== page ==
When Rushina sat down to list the days she wanted to celebrate, she looked at seasonal calendars and rituals – like mango pickling happens in April all through the country (#AamAcharDay).
When the sun is sharp in May, we get to making papads and badis (#PapadBadiDay). In August, when the monsoon gods bless us, it is chai and pakora on everyone's mind (#ChaiPakoraDay).
These days, apart from preserving and collecting recipes that are slowly dying, I also aim at understanding our culinary heritage and practices. They can very well grow up to be that connecting link that this generation needs right now.
Like food author Saee points out “These days we see that another region in India makes similar badis like we do, but just calls them by another name. It’s a perfectly legitimate patriotic exercise if you ask me”. It’s about tying people together and going back in time when everything was about connections and emotions, it is about reviving those smaller cultural nuances.
Rhea adds "Food history is a huge part of our identity, our roots, and our culture. Food shapes our memories".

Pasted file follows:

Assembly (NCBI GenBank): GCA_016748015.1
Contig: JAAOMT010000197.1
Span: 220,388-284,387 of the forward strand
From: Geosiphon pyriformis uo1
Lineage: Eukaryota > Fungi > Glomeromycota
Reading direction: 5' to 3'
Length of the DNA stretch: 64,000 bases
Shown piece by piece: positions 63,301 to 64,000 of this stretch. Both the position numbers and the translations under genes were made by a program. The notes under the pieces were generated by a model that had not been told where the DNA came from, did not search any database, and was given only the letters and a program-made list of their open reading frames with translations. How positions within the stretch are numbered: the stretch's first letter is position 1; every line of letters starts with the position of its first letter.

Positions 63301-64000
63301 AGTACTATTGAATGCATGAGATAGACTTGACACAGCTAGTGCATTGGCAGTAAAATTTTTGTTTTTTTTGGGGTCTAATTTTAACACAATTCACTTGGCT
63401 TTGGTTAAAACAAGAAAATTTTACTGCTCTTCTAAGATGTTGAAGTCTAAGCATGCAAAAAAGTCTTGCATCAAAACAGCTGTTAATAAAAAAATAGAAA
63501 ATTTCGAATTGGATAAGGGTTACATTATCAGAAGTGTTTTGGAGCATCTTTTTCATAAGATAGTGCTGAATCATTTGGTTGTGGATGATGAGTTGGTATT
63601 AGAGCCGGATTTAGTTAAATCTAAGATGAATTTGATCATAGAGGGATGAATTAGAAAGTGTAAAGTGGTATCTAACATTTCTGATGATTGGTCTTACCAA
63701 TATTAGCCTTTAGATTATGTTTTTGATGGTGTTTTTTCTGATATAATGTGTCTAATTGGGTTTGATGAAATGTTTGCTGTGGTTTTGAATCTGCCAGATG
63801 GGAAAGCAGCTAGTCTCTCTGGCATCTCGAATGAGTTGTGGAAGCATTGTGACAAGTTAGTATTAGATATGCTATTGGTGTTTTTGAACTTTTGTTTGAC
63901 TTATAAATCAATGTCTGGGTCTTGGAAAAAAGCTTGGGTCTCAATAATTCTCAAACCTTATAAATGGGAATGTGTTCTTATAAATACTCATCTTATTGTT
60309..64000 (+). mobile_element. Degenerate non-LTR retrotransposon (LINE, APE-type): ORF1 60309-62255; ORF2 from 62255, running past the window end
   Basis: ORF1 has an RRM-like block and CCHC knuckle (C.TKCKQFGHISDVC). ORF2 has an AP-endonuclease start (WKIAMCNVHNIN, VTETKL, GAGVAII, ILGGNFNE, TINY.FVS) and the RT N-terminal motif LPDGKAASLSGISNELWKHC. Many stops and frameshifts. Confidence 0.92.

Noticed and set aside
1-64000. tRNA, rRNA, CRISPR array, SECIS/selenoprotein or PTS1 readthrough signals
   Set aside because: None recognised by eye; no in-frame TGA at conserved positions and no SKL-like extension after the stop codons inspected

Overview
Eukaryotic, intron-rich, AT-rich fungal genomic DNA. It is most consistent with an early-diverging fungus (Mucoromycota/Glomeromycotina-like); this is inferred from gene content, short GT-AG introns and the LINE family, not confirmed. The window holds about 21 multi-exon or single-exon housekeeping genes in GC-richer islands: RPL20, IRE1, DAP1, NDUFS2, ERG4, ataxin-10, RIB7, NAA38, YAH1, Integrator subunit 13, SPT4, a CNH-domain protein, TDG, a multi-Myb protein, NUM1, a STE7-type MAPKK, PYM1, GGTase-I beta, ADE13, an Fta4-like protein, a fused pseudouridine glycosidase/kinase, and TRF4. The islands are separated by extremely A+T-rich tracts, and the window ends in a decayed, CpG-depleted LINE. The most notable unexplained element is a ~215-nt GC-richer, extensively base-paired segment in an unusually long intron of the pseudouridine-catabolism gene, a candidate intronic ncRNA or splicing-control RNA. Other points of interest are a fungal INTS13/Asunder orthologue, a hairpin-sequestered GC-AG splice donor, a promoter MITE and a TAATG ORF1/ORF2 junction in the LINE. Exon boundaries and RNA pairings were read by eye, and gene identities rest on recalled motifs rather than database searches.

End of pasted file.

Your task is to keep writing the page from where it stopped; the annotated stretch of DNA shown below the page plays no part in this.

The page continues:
Both Saee and Rushina fondly remember the Tamil song Harini (food blogger) sang on Aam Achar Day as an example. Saee adds:
She sang it in Tamil, and even though we didn’t understand all of it, it was one of the warmest memories I have of the event. To me, that is what community cooking in India has always been like. Folklore, sharing, and most importantly, living in the moment and preserving one’s culinary heritage quite unknowingly.
The way that these food observance days have been celebrated is pretty inspiring too. Small cook-alongs, secret masala swap, 5-star kitchens getting involved in showcasing the huge variety of Biryani that India has, for me, it has been amazing to see people taking to traditional recipes these days, both as a bystander and as a participant.
Simply put, it has taken the routine Indian food out of the grandmother's kitchen to Instagram, against the popular perception that "Indian food, we think, is not fancy enough to show off, not pretty enough to Instagram" in Saee's words.
Mark Your Calendars for Chutney Day
Next in line of these food observance days is Chutney Day. To be celebrated on 24 September, it currently has all food enthusiasts online totally excited. Chutneys for me are a pretty unique condiment.